And then came reality.
Something happened as it registered that I had met all my materialistic goals. I realized that the feeling of happiness I was searching for all along had not come along with my pile of shiny toys. I came to understand that I wasn’t just looking for the ability to buy “things” since that day in Kindergarten during show and tell. I had been searching for the ability to be confident in what I had, no matter what that was, and the independence to provide that “thing” for myself. It was never about the toys… or later the designer shoes and handbags.
It was about me.
This harsh reality left me with a large burden of things I no longer saw necessary. A massive pile of junk to deal with, to carry, or to throw away. So I opted, mostly, to throw it all away. And as I did, each item that left my shiny pile took away a small amount of weight off my back- a weight I didn’t ever realize was there.
With my belongings gone or packed away in my parents attic, I was left only with what I could actually carry on my back- and that was far less than I had been figuratively carrying around for years, even though it physically felt like a thousand pounds when I lifted it.
I felt vulnerable and naked with just a backpack. Bared down to the basics. Basics I never would have paid any mind to the last 25 years of my life. Basics that never mattered before and yet mattered more than anything else now. It was about survival, now, not about show and tell.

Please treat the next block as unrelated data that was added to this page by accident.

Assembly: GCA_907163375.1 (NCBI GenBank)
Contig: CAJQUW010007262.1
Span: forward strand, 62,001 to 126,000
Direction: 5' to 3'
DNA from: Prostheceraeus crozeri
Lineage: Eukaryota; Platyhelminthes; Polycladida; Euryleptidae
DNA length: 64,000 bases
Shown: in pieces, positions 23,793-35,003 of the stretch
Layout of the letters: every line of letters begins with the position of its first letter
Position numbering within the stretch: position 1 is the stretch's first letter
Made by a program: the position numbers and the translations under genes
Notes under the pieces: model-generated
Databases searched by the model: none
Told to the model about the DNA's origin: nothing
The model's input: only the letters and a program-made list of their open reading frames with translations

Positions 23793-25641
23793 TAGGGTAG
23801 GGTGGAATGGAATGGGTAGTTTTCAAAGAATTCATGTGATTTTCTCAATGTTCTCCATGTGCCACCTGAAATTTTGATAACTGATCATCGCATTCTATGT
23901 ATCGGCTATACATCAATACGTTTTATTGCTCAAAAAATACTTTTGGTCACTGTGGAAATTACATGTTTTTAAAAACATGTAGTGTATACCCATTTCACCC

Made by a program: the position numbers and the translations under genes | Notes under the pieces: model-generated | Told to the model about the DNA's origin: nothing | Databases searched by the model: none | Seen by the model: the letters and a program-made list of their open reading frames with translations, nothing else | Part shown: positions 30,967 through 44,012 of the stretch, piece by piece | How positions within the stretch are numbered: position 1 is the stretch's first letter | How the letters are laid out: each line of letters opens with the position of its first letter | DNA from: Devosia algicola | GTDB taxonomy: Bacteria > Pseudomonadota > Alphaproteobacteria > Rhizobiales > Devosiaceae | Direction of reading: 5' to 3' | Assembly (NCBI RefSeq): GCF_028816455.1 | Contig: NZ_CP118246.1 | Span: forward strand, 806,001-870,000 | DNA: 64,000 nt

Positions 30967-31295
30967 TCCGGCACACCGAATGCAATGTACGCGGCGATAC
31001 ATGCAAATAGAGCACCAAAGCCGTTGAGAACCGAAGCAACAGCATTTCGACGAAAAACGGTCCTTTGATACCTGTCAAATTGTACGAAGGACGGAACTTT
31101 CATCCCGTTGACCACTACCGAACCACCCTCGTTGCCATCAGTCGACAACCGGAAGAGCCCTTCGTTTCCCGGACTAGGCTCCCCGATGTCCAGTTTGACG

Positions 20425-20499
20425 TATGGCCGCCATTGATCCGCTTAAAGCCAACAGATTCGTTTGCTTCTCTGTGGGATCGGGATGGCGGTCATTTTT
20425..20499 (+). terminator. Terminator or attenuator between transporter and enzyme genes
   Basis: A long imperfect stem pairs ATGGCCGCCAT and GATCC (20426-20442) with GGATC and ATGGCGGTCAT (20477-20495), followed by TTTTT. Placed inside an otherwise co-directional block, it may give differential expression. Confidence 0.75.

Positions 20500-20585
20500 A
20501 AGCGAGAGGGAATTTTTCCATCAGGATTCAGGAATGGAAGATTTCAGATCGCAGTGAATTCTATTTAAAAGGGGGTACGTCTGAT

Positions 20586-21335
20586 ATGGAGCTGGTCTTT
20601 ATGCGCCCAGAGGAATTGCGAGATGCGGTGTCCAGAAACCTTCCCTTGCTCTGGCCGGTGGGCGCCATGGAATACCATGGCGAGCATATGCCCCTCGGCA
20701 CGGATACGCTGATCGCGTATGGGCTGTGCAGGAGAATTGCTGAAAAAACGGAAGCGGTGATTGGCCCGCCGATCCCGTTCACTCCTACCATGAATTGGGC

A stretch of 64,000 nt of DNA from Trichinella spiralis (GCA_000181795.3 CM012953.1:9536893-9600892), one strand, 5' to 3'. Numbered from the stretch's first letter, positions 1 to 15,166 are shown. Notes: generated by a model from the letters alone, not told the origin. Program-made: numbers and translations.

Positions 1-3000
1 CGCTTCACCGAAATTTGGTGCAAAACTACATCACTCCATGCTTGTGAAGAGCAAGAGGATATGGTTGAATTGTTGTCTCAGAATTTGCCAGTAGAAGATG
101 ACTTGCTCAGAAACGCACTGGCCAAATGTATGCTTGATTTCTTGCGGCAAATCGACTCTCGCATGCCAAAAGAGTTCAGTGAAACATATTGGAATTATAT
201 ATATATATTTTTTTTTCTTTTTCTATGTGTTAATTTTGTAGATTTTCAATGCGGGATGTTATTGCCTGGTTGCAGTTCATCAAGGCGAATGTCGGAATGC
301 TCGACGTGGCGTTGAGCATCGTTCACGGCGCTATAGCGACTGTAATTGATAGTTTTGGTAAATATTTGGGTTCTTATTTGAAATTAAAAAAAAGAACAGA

The burden of my “things” was now everything and nothing at the same time. I felt every pound on my shoulders and lower back. I felt heavier if I added a tube of toothpaste. It was all too much- yet far too little.
As I continued on, living out of my backpack, wearing the same outfits over and over, no longer styling my hair with a million products I couldn’t carry or trying to look perfect, I became another person entirely. A person not exactly unlike who I used to be, but definitely different.
This new person didn’t give a shit about showing anyone anything. I no longer had any toys to brag about and knew if I did I would resent them for adding more weight to my already-too-heavy pack. Subconsciously, I slowly began to appreciate the simple concept that I had everything I needed with or without that final bag of “things” I now carried in the big ugly red backpack. I had everything I needed inside my shell of a body. And those “things” I needed were always resting there, inside me. They were there all along.
The jokes on me, I suppose. I never needed to bring anything to that dreadful “show and tell” day in school. If I could go back to that day, I’d bring only myself. I would stand up in front of the classroom boldly saying “I brought something very special that no one else has ever brought to class before. Something… someone I’m excited to show you. Let me tell you about…me.”